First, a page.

The latest toxic plume from the slow-motion train wreck that is the Curtis Hill scandal wafted up like a lazy, noxious cloud in the dog days of late July. We were shocked — shocked! — to report Hill warring with yet another state agency. Nothing new about that. Ask Connie Lawson. Or Gov. Holcomb. Or the General Assembly.
The most recent skirmish? A fight Hill instigated demanding Indiana Inspector General Lori Torres turn over every shred of evidence her office collected in its lawful duty to find out whether Hill committed enough drunken lechery with intent to grope that he should be held to account.
In case you missed it, Hill subpoenaed Torres’ office in his attorney discipline case for everything anyone had ever told the IG’s investigators about the out-on-the-town AG and what happened at that now-infamous legislative sine die party at AJ’s Lounge. A lawmaker and three other women say Hill, three to four sheets to the wind, groped them. Lots of witnesses told Torres’ investigators that’s what they saw, too. Old news we’ve heard 100 times, right?
But now, Hill has subpoenaed Torres to turn over all her office’s evidence, and not just some well-documented, comprehensive report. Hill wants everything.
As is customary in such disputes, Torres’ office responded by telling Hill’s legal team to take a long walk off a short pier, legally speaking. If I were posting odds, I’d estimate an 85 to 90 percent likelihood that Torres’ motion to quash Hill’s subpoena will be granted, and the AG will have to look elsewhere for whatever exculpatory evidence may exist. After all, as Torres said in opposition to Hill’s subpoena, her office already gave Hill all 56 — 56! — witnesses’ names and contact information. And, naturally, Hill and his lawyers know perfectly well that there is a work product exception that excludes investigative work product from disclosure.
Yet I completely agree with Hill here — more than agree. Torres should break precedent, comply with the subpoena and turn over all the evidence. Any video that may exist from inside AJ’s. Every photo, digital document, scrap of paper — every whispered word. Anything the IG has that mentions Curtis Hill, hand it over.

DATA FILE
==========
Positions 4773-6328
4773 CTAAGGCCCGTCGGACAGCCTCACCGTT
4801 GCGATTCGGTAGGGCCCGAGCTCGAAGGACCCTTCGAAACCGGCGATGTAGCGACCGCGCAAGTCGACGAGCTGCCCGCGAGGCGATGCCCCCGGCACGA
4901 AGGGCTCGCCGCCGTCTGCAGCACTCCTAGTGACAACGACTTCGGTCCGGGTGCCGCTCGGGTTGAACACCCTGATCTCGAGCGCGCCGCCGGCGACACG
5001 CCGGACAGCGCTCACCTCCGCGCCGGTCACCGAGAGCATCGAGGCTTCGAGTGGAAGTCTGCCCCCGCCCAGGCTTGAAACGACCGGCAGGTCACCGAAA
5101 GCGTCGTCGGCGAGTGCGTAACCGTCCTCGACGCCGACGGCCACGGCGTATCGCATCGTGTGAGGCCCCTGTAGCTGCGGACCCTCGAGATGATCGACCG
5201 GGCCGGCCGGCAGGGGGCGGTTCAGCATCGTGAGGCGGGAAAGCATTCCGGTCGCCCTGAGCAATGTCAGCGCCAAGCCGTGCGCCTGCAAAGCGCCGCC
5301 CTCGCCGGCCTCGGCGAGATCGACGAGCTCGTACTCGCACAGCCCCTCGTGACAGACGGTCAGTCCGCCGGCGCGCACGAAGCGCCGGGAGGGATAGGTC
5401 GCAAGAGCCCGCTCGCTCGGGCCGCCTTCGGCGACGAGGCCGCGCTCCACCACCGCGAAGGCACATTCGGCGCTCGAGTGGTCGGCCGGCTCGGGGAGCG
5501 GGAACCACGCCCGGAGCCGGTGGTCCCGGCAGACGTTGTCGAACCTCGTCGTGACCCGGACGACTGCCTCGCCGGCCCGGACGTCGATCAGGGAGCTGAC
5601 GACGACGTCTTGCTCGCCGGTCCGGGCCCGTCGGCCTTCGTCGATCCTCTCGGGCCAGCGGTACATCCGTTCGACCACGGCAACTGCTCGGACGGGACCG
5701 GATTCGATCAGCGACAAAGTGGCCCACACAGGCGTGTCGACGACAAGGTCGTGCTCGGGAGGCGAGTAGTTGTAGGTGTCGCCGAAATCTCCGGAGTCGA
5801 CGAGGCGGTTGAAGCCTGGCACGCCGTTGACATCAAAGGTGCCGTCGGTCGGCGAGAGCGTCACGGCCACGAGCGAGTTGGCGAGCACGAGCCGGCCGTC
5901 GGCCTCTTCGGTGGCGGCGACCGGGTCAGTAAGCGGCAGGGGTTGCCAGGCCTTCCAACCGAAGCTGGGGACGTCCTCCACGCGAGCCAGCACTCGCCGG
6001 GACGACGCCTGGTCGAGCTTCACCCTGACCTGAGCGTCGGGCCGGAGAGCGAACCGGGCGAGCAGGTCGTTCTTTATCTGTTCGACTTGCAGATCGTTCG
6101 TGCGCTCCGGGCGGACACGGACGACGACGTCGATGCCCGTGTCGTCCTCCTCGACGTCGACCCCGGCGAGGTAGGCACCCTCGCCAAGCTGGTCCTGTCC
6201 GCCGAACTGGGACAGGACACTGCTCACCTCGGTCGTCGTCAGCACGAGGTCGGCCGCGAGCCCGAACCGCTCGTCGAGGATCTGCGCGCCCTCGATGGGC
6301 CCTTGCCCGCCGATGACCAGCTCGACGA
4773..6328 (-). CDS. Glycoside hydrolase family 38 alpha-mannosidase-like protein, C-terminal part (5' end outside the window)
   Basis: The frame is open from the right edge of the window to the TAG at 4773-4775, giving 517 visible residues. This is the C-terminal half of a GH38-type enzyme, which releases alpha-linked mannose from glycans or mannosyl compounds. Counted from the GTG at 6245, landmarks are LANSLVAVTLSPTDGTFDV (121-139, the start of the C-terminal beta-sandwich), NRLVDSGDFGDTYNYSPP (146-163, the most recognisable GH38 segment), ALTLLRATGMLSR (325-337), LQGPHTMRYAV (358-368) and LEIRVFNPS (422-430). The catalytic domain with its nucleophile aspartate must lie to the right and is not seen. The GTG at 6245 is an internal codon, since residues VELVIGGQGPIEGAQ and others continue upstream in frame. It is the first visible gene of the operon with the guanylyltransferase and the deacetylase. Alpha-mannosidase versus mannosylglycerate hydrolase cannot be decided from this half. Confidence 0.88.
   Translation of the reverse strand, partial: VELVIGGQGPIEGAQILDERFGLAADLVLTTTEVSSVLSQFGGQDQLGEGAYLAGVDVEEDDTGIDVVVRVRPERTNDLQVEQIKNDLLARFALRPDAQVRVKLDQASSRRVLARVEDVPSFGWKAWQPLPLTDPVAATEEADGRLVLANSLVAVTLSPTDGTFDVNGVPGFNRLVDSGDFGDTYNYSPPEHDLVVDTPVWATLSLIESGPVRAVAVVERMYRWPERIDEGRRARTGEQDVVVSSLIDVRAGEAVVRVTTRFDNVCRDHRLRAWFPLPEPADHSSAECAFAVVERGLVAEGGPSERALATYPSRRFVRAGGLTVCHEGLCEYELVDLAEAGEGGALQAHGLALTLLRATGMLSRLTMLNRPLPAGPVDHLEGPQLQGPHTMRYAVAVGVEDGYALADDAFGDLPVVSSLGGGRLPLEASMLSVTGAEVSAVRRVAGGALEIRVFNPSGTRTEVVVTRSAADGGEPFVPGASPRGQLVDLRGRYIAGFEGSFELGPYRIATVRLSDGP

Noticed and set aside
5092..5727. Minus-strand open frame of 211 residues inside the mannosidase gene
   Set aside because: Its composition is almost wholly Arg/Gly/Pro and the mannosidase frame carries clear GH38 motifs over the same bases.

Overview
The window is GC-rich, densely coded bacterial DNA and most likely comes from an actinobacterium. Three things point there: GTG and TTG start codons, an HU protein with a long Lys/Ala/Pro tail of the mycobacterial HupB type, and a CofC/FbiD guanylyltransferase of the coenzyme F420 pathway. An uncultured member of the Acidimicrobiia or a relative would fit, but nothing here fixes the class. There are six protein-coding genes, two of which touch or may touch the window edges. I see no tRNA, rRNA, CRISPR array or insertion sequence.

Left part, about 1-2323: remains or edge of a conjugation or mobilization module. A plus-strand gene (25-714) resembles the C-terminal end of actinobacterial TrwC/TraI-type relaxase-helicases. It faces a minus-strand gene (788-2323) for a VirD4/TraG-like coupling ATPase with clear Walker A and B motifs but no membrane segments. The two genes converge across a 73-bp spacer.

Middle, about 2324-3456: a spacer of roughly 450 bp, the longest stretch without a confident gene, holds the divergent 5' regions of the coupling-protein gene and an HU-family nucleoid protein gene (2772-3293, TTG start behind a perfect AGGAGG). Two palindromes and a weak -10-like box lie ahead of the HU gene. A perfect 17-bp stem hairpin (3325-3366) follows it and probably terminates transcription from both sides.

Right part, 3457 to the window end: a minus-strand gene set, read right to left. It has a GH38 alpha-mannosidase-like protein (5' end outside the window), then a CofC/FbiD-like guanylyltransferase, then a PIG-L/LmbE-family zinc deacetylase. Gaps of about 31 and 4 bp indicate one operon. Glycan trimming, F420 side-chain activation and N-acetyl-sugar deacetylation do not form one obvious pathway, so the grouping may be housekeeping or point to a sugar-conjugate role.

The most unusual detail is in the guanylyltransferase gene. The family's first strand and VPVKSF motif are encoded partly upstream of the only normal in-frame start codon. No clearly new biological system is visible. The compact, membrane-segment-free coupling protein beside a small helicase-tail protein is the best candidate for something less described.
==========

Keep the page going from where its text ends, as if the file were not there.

But in the interest of full, public disclosure, the IG should make it all public, with redactions as necessary, of course, to protect the identities of victims and witnesses. Be the figurative and literal open book. Put it all on the IG’s web page. Imagine the novel transparency, the model established, the clear, fresh, pure air that would come from letting the full truth out for one brief, shining instance.
Hill must know there is proof of his innocence buried in the IG’s body of investigative work that will cast usunder all her report’s findings of his “creepy” behavior. There must be something there beyond Torres’ report, which, truth be told, did violence to Hill’s unflinching narrative of A Man Wronged. After all, as IL reported from Torres’ report:
“Among the 56 witnesses interviewed were 39 who attended the sine die party. Of those 39, 20 said Hill was intoxicated, claiming he was having trouble standing, was glassy-eyed, was slurring his speech and was disheveled. One of the witnesses described the AG as ‘acting like a freshman at a college frat party,’ while another said he behaved in a ‘predatory, intoxicated manner.’”
“… In a footnote to her report, Torres wrote that the Inspector General’s Office has previously ‘received several additional complaints from members of the public regarding Hill’s actions prior to his election as Attorney General.’ However, because he was not an executive branch employee at the time of those allegations, OIG could not investigate.”
Inspector General Torres, serve the public. Produce all your evidence as the Indiana Supreme Court Disciplinary Commission weighs not just whether Hill is fit to be the state’s top lawyer, but whether he is fit hold a license to practice law at all. The people of Indiana deserve to know the whole truth about their elected leaders.
Surely Hill would agree.•
• Dave Stafford — [email protected] — is editor of Indiana Lawyer. Opinions expressed are those of the author.